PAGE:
A handful of dramatic cues round out the original material on album. The chilling and weighty "Inferno" lends gravity to Niki Lauda's infamous second lap crash at the German Grand Prix and employs some intimations of the main theme. Audiophiles may cringe at some of the distortion and reverberation on the track when the strings are at their heaviest, but it's still a sobering piece of work. "Budgie" also dwells in this tone, but cues like "Glück", a warm and atmospheric piece for twangy guitar, and "Scuderia", which uses the "Mombasa" motif, are more affirmative in their own ways.
Interspersed with Zimmer's original score for Rush are a few period-appropriate rock/pop songs such as Dave Edmunds' "I Hear You Knocking", Steve Winwood's "Gimme Some Lovin'", Mud's "Dyna-Mite", Thin Lizzy's "The Rocker", and David Bowie's "Fame". It's a nice collection of source music and especially fitting given racing culture and the celebrity, rock-star status of racers like James Hunt.
As mentioned before, there are a few problems with the mixing and presentation that warrant addressing. As has been his controversial method of late, Zimmer employs a partially synthetic orchestra here. Much like in The Dark Knight Rises and occasionally in Man of Steel, this often leads to distortion of the music and "warping" effects that once in a while disrupt the listening experience. Audiophiles, take note. The other more frustrating attribute of the album is the editing of tracks. Each cue is cut off just a smidge too early, leaving the listener with the impression that the beginning of each new track contains a sliver of the end of the previous (evident right from the outset with the disrupted transition between "1976" and "I Could Show You If You'd Like"). Such grievances, though, do not entirely diminish the effect of Hans Zimmer's Rush. While too often drawing from previous works of the composer (and, possibly, from that of his protégés), Rush is mostly the score I expected it would be. It's an exercise in combining adrenaline-pumping action with weighty drama and, in spite of its numerous faults, it mostly succeeds and entertains.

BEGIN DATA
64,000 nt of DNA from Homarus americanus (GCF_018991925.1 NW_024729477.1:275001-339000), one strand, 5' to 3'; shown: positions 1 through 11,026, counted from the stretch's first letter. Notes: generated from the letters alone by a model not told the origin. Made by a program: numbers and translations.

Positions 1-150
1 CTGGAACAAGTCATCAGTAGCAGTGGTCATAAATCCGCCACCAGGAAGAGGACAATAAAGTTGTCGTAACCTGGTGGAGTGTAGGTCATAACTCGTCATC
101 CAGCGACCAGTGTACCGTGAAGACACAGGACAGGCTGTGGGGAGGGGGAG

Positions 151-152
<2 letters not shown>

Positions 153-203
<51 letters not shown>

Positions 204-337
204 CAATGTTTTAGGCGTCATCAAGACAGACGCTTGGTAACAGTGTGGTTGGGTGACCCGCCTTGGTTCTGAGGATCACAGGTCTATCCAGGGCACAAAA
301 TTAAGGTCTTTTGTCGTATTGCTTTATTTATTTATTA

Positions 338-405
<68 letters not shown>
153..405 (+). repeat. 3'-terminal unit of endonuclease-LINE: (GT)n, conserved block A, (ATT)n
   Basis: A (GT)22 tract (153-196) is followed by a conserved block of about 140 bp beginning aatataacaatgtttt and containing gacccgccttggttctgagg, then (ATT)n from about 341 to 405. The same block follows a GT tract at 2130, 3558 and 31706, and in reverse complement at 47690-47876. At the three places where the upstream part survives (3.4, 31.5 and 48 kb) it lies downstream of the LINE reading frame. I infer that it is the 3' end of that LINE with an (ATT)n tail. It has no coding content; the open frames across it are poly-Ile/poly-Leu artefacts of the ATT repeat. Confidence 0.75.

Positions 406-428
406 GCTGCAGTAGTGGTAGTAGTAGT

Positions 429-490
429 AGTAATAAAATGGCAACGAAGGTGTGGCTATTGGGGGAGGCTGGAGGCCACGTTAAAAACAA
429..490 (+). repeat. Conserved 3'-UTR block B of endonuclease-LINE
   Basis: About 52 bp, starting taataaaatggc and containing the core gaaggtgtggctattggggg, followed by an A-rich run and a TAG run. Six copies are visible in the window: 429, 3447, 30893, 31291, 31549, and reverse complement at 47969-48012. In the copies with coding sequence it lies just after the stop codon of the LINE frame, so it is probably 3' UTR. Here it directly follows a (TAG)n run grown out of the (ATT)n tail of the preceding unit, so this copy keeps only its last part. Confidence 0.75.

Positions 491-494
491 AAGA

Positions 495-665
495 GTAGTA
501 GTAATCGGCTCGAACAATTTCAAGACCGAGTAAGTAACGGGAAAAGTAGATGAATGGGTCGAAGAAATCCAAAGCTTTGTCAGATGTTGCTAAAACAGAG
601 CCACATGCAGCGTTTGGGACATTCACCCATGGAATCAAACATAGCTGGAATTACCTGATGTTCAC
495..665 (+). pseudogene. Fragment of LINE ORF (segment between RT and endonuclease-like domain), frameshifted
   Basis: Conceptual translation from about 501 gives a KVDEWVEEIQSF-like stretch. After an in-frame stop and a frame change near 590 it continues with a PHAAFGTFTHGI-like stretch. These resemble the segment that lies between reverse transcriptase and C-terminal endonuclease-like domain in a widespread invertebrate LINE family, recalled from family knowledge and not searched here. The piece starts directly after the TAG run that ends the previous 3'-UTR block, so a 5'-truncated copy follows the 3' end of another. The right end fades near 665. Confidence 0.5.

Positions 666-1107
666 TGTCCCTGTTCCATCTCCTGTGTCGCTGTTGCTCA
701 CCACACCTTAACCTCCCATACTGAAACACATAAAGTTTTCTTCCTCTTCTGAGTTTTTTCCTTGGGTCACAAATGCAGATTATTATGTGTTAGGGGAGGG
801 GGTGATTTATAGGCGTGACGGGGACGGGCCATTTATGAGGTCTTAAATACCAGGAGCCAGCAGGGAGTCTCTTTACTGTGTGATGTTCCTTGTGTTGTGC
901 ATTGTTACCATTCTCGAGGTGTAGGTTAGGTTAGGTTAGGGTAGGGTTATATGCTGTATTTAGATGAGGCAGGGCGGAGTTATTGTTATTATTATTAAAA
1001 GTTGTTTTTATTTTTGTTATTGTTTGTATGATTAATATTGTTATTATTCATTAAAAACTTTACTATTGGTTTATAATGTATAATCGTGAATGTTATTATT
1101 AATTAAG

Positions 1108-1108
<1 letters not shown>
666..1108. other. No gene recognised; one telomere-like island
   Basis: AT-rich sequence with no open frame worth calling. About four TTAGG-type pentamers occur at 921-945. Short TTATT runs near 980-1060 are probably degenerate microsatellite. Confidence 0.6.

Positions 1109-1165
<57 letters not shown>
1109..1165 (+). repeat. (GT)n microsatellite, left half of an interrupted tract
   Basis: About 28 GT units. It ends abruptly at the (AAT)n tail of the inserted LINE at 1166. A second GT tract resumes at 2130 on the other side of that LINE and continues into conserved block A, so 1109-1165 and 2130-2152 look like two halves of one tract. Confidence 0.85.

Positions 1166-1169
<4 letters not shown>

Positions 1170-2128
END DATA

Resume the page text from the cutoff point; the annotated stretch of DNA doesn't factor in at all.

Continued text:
A Few Recommended Tracks: "1976", "Stopwatch", "Into the Red", "Watkins Glen", "Car Trouble", "Lost but Won"
Label: Water Tower Music
Availability: 24 track edition